Marshall Cavendish Editions, 2019, 296 pages, www.marshallcavendish.com/genref
In my opinion, political scientists in the west have it so easy. Only three branches of government, two main political parties, the rest is just intramural spectator sports. But here in Thailand, political scientists are always completely exhausted – five branches of government (monarchy, military, legislative, judicial, and executive), an ever-changing kaleidoscope of multiple political parties, new-and-improved constitutions and laws, all combined with professional political contact sports including sharp elbows thrown (and always ready smiles). A winner-take-all view prevails on obtaining power.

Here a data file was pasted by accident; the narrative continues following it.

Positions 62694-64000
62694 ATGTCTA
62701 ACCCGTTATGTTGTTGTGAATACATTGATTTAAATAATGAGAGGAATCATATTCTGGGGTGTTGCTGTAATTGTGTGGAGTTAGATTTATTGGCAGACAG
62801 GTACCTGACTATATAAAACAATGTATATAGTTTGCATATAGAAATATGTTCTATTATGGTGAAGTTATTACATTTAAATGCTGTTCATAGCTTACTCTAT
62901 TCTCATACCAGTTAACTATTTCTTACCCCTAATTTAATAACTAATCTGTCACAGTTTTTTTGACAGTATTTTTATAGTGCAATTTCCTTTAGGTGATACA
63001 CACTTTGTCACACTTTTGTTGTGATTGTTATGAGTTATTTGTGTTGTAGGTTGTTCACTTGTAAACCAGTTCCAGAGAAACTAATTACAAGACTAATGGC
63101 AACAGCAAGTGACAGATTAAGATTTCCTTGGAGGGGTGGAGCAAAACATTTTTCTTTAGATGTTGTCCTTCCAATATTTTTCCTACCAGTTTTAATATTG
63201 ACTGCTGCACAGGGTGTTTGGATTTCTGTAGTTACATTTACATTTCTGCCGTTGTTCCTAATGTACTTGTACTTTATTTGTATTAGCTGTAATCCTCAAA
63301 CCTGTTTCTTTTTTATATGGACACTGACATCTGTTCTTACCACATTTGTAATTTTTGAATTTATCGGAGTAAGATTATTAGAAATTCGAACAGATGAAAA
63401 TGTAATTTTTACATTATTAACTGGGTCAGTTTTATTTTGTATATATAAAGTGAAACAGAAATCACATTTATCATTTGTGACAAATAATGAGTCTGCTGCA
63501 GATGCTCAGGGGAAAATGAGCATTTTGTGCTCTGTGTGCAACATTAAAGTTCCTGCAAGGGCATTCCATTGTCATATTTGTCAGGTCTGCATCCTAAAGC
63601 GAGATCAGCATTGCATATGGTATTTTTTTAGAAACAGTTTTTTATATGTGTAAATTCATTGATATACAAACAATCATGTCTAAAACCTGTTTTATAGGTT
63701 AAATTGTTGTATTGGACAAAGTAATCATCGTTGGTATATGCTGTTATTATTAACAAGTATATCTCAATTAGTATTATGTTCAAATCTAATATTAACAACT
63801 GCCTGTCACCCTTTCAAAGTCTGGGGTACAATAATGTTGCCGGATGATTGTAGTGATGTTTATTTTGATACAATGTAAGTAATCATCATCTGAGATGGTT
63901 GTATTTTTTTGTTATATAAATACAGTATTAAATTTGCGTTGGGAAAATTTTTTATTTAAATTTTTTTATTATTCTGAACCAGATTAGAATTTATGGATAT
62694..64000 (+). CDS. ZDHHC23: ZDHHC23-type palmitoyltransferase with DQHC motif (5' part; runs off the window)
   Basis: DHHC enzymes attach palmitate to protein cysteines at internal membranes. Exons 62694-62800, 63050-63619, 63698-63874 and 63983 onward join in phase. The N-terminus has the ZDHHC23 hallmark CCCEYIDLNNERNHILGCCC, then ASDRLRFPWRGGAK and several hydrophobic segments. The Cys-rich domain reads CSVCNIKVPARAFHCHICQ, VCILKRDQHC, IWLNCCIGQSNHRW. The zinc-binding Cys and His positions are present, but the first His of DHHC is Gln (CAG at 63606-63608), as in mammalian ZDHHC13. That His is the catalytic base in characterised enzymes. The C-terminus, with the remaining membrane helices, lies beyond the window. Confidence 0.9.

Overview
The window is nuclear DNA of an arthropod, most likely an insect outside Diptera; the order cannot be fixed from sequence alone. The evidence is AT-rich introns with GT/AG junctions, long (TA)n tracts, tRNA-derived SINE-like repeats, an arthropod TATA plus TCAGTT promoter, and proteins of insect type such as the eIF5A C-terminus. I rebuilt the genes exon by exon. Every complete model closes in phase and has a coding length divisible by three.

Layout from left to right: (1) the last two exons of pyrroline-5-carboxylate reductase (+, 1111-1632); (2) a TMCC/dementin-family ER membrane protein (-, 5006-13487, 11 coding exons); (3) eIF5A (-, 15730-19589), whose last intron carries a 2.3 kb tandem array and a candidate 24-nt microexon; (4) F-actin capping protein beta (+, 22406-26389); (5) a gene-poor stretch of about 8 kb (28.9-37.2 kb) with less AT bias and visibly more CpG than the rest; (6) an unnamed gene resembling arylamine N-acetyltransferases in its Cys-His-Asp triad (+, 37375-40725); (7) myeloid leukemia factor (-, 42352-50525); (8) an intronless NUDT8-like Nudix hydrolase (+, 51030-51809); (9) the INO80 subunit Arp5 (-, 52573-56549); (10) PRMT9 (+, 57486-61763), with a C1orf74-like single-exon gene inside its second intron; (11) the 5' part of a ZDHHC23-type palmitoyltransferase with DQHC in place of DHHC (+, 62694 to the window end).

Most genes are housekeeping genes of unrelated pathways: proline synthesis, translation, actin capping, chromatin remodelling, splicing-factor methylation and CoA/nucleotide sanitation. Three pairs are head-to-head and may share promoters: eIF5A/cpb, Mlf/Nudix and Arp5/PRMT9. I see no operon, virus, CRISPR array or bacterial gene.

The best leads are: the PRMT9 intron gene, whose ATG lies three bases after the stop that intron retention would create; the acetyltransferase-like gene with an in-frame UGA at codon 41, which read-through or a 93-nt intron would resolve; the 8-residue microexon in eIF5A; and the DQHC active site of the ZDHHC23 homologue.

James Wise has done all of us a great service in dissecting Thai politics with a highly readable, scholarly, and intelligently presented work. He has a lot of ground to cover but adroitly manages it by possessing an expert’s eye, an astute insider’s take on all things political here and a wheelbarrow-load of academic and scholarly research.
The author makes seemingly impenetrable, always confusing Thai politics clear and understandable. His book should be widely read, and he should be commended for it.